Auto-focus, and auto-exposure – do they work?

Thom Hogan has recently published an article regarding how auto-focus has evolved over the years. It’s interesting as, for once, I agree with his analysis with respect to the question « does it work? » or rather, ‘can I trust it? » Read his article here

However, I would take this a step further and include auto-exposure.

Auto-anything is another of the many tools available in the camera to allow the photographer to get on with the job and concentrate on his subject, rather than A: missing the ‘moment’ while changing camera settings, or B: setting up the camera with a basic ‘hit and miss’ configuration. People like me who started with 100% manual cameras know this situation well – and the frustrations of waiting for the return of the developed film to discover that the settings just weren’t adapted to the situation….at all!

The sensitivity of modern digital sensors has made possibly the most significant difference to resolving some of the problems confronting a photographer, and even the sensitivity settings have been automated – on a personal note, NIKON have, in my opinion, a very robust auto-ISO algorithm on their recent digital cameras (from the D800 onwards) which I use frequently and have rarely been let down.

Auto-focus is the same in that it works, no-one can deny this, but the user must take the time to test exactly what the camera is doing to be able to understand when and where it ‘could’ potentially let him down. Just pointing and shooting will give (very) variable results – depending not only on the subject (contrast etc.) but also the exposure used. As always in photography (and this dates back to film and printing etc.) it’s fundamental to get the exposure as close to optimum ‘in-camera’, not only for post processing but also for the camera to be able to react with the best settings during the exposure, particularly with respect to focusing.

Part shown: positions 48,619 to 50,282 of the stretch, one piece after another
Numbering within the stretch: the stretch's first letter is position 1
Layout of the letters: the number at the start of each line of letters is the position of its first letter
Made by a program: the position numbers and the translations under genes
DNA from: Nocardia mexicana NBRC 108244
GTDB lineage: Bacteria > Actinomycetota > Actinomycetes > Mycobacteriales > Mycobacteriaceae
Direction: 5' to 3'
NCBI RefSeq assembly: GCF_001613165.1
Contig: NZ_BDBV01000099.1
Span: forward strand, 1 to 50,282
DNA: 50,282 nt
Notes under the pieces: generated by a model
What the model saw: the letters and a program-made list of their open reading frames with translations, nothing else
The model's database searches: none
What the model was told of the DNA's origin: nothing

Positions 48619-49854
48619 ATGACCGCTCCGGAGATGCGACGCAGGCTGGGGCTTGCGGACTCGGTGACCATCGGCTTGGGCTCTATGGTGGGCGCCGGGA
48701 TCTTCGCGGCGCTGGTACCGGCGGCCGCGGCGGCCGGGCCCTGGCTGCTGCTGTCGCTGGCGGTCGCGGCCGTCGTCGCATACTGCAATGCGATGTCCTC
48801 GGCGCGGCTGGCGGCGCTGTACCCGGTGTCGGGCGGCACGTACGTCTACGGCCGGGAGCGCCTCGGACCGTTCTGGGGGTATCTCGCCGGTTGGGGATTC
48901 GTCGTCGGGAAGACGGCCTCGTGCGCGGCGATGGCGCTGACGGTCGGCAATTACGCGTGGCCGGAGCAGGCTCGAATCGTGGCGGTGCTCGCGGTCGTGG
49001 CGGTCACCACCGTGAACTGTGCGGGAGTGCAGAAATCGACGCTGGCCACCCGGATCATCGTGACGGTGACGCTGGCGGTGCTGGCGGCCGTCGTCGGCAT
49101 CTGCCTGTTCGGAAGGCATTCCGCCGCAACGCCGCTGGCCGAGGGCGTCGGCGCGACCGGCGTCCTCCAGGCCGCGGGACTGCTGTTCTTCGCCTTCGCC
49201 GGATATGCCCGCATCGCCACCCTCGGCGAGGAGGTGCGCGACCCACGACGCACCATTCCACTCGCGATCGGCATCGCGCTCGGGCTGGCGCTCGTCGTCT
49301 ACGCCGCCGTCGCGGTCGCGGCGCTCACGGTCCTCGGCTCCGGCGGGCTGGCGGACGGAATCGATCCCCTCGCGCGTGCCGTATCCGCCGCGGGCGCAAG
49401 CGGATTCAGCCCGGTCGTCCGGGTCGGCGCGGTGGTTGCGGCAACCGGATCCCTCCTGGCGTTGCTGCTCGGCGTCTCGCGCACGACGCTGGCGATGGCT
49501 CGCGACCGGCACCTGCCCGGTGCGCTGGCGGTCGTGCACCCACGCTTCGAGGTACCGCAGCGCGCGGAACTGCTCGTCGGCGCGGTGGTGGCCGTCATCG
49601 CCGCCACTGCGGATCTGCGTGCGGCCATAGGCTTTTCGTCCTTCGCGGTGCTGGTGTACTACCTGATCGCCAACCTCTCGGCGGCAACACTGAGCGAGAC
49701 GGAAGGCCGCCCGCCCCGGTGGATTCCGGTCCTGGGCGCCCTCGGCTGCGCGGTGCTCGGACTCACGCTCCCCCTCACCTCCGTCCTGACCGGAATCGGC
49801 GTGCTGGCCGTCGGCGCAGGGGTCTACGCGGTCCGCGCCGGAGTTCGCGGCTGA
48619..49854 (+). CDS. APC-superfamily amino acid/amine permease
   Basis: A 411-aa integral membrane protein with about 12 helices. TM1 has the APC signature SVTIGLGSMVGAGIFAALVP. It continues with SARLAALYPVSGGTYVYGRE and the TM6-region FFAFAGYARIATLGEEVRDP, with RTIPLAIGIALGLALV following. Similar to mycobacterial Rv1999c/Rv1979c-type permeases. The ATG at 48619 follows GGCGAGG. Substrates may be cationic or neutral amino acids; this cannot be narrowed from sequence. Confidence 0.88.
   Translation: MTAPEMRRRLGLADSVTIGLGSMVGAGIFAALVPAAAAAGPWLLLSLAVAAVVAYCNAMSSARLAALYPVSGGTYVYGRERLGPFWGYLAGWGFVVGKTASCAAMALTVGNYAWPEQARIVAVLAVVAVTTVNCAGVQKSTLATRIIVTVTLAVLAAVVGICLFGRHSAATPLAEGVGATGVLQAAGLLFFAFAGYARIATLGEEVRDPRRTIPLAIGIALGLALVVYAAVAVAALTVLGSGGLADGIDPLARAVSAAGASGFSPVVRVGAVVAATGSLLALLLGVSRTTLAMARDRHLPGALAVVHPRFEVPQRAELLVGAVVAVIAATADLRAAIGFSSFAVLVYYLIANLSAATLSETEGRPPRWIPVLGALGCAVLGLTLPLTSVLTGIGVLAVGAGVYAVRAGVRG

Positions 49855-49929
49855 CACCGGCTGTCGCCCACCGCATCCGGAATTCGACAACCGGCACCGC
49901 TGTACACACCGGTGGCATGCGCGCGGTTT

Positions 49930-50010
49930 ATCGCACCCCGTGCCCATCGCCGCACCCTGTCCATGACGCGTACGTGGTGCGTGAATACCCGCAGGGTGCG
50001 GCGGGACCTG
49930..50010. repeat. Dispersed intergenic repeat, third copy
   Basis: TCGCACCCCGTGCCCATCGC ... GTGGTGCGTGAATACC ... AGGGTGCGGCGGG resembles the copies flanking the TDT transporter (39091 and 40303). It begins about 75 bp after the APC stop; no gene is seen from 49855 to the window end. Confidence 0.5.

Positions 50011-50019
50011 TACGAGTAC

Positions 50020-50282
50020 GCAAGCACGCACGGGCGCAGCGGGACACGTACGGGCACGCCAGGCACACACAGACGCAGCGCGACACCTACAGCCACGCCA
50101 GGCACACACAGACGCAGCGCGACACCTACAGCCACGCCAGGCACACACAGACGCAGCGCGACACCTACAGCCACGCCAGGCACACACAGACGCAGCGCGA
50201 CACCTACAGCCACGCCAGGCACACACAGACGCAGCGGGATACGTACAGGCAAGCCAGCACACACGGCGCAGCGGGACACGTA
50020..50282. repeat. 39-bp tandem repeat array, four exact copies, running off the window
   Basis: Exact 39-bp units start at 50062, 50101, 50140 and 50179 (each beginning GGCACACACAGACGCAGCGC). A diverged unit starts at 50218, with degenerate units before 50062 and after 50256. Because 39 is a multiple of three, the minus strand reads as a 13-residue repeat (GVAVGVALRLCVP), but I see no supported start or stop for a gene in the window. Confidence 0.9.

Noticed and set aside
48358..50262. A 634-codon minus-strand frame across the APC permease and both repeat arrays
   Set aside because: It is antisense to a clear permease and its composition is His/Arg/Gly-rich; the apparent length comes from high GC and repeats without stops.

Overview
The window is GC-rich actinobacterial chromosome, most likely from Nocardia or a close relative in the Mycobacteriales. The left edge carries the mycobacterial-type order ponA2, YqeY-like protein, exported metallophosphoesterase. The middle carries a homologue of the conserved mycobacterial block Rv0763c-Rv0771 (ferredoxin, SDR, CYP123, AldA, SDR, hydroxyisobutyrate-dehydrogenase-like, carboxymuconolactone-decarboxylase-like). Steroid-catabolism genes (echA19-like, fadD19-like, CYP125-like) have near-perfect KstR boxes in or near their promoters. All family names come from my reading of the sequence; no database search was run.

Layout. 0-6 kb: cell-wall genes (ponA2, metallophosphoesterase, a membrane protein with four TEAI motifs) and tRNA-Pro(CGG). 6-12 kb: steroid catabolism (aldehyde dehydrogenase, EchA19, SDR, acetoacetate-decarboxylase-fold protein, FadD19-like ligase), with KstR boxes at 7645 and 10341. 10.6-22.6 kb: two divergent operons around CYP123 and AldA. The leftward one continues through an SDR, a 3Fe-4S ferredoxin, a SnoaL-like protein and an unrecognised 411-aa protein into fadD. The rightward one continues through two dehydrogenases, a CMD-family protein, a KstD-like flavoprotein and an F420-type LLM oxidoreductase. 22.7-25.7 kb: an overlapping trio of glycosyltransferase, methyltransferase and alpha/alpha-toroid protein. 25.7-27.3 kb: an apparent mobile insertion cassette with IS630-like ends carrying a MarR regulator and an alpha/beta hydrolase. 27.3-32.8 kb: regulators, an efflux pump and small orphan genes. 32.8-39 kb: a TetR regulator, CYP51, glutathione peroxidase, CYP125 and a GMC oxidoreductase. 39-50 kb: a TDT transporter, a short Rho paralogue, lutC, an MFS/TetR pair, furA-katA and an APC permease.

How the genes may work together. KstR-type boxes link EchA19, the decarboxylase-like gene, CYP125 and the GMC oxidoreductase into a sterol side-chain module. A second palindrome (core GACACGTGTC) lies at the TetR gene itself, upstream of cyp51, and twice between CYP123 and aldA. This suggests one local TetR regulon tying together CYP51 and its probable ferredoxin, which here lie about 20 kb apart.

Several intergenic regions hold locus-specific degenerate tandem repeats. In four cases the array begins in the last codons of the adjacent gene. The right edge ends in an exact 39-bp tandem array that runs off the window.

When it comes to auto-exposure, the automation has really made huge leaps since the late 80’s when this started becoming an option in interchangeable lens cameras. This can still be ‘tricked’ (or rather thwarted) by colour or contrast but as a general rule, the systems handle this remakably well. The simple ‘ruse’ of seperating the controls for blocking the exposure and the auto-focus (the famous ‘back button focus’) means there is a tremendous flexibility for the photographer who, relying on the auto-focus and the auto-exposure, can concentrate his whole attention on what he wants in his final image.

None of this is 100% perfect, and a fundamental part of the photographers learning curve is USING the camera to learn how it handles different situations. Just picking up a camera and starting to ‘shoot’ is liable to give very variable, inconsistent results. The manufacturers have, in my opinion, enabled far too many ‘options’ which only go to confuse the situation – NIKON users can create their own ‘Menu’ of these options, but I sometimes wonder if it might not be easier to have two levels of options, ‘simplified’ and ‘advanced’ – but that would probably only lead to even greater confusion !